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Techniques for coping with memory latency are essential to achieve high processor utilization. Such techniques will become increasingly important in the future as the gap between processor and memory speeds continues to widen. As we discussed in Chapter , the best approach to dealing with latency is to first reduce it as much as possible, through techniques such as caching and locality optimizations, and then tolerate whatever latency remains. The latency of writes can be hidden by buffering and pipelining the write accesses, which is accomplished in shared-memory multiprocessors through relaxed consistency models. However, read latency is only addressed effectively through either prefetching or multithreading. Of these two techniques, software-controlled prefetching appears to be more attractive because it can speed up a single thread of execution, and because it requires much simpler hardware than multithreading. This dissertation has addressed the open question of how effective software-controlled prefetching can be in practice. We have addressed this question by proposing and implementing a new algorithm for inserting prefetches into array-based scientific and engineering codes.

The key results of this dissertation are the following:

  1. Software-controlled prefetching can be quite effective at tolerating memory latency in scientific and engineering applications on both uniprocessor and large-scale multiprocessor architectures. In all but a few cases, 50%to 90%of the original memory stall time is eliminated, which translates into improvements in overall performance of over 45%for a majority of the applications we studied. In several cases, overall performance improved by a factor of two.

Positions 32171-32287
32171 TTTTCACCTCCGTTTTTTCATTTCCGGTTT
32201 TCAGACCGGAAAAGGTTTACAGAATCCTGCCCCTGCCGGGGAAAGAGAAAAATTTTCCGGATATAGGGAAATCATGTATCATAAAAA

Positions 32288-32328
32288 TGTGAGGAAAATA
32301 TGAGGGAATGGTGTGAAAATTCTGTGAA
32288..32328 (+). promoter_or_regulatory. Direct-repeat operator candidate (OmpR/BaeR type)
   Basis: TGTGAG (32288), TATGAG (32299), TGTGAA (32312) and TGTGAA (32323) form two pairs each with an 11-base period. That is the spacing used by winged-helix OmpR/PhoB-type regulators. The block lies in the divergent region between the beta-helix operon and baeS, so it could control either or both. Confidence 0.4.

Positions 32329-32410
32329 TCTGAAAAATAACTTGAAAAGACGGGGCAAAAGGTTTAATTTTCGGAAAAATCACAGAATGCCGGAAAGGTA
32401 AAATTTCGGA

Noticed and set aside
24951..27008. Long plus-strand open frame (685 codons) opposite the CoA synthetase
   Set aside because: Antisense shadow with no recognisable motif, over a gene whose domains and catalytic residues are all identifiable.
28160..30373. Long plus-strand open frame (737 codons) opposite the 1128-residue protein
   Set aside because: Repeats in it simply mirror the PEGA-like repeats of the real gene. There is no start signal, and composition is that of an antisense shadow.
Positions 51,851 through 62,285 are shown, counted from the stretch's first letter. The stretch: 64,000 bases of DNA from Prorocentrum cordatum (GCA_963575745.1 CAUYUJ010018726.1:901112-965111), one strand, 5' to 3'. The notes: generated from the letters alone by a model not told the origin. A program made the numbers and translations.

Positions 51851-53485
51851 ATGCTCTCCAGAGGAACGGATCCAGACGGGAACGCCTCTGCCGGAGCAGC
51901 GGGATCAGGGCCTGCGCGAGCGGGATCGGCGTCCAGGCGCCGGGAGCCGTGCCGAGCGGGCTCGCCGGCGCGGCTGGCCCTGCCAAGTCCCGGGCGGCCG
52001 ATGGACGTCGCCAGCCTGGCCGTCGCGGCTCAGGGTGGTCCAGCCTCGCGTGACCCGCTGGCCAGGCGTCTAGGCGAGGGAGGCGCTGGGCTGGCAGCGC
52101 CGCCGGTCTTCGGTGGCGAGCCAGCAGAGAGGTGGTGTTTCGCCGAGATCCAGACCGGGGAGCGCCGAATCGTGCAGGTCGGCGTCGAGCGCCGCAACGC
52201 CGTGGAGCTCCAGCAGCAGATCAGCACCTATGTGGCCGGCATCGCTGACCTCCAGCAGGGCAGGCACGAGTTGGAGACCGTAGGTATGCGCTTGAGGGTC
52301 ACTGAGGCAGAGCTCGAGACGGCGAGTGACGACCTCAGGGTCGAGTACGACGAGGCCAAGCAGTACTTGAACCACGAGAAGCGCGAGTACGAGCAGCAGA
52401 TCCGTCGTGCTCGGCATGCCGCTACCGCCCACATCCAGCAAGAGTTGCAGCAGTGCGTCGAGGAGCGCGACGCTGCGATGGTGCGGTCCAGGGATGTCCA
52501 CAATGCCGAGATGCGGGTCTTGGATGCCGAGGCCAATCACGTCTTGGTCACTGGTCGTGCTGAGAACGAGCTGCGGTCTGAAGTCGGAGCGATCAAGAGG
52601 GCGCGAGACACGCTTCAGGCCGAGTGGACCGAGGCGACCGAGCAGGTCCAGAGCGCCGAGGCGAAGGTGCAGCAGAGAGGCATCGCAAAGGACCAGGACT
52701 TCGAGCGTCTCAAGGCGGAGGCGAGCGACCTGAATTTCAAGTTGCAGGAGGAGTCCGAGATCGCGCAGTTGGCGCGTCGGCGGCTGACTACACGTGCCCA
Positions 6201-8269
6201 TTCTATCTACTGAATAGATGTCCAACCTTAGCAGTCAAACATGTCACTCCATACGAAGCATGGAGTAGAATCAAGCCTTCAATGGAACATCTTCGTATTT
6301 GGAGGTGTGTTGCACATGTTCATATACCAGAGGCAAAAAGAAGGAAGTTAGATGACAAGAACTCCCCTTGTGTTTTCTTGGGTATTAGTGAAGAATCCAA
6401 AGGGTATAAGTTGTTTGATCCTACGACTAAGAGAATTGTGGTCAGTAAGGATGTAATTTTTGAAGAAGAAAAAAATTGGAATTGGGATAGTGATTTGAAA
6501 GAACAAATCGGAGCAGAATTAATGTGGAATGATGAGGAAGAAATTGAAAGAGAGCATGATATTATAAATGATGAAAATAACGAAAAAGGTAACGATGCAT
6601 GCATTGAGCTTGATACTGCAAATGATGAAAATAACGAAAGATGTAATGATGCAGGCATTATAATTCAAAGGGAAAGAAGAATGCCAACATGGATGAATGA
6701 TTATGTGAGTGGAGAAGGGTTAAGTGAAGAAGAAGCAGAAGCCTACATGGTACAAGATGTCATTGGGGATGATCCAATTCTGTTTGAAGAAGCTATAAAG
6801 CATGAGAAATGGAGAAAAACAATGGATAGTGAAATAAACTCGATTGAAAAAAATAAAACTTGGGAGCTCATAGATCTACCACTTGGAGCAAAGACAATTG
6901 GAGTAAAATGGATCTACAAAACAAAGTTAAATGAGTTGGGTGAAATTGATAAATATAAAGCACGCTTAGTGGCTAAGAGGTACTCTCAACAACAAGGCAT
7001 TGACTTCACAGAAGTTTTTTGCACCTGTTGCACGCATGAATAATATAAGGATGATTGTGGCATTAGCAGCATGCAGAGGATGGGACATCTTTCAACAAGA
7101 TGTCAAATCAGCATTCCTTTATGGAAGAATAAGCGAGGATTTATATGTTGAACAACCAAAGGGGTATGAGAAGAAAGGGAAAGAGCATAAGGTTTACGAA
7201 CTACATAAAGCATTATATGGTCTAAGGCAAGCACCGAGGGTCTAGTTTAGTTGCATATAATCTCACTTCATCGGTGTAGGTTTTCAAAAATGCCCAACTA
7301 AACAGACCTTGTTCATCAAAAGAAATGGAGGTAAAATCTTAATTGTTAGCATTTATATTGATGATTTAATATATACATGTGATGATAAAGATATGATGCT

2. The compiler can do a very good job of inserting prefetches into code automatically, and it can cover a wide domain of scientific and engineering applications. Locality analysis is successful at predicting exactly which references should be prefetched, loop splitting techniques help minimize prefetching overhead, and software pipelining is effective at scheduling prefetches to hide memory latency. We demonstrated the effectiveness of our algorithm through a full compiler implementation and detailed performance studies. The success of the compiler algorithm is encouraging, since it relieves the programmer from the burden of inserting prefetches manually.

  3. Prefetching is complementary to other latency-hiding techniques, including locality optimizations and relaxed consistency models. Locality optimizations complement prefetching by reducing the number of cache misses (thus reducing the resulting prefetching overhead), and prefetching hides much of the remaining latency. Similarly, relaxed consistency models complement prefetching by completely hiding write latency, and prefetching addresses the remaining read latency.

  4. Latency-hiding techniques requiring expensive hardware support (e.g., hardware-controlled prefetching, multithreading) do not appear to be necessary for the classes of applications considered in this study.

  5. Since prefetching can only improve performance if additional bandwidth is available in the memory subsystem, it is essential that the hardware provide this additional bandwidth through techniques such as lockup-free caches. We observed that supporting up to four outstanding cache misses can improve performance substantially. Providing sufficient memory bandwidth should be the focus of hardware design.

Next: Future Work Up: Tolerating Latency Through Software-Controlled Previous: Chapter Summary

Sat Jun 25 15:13:04 PDT 1994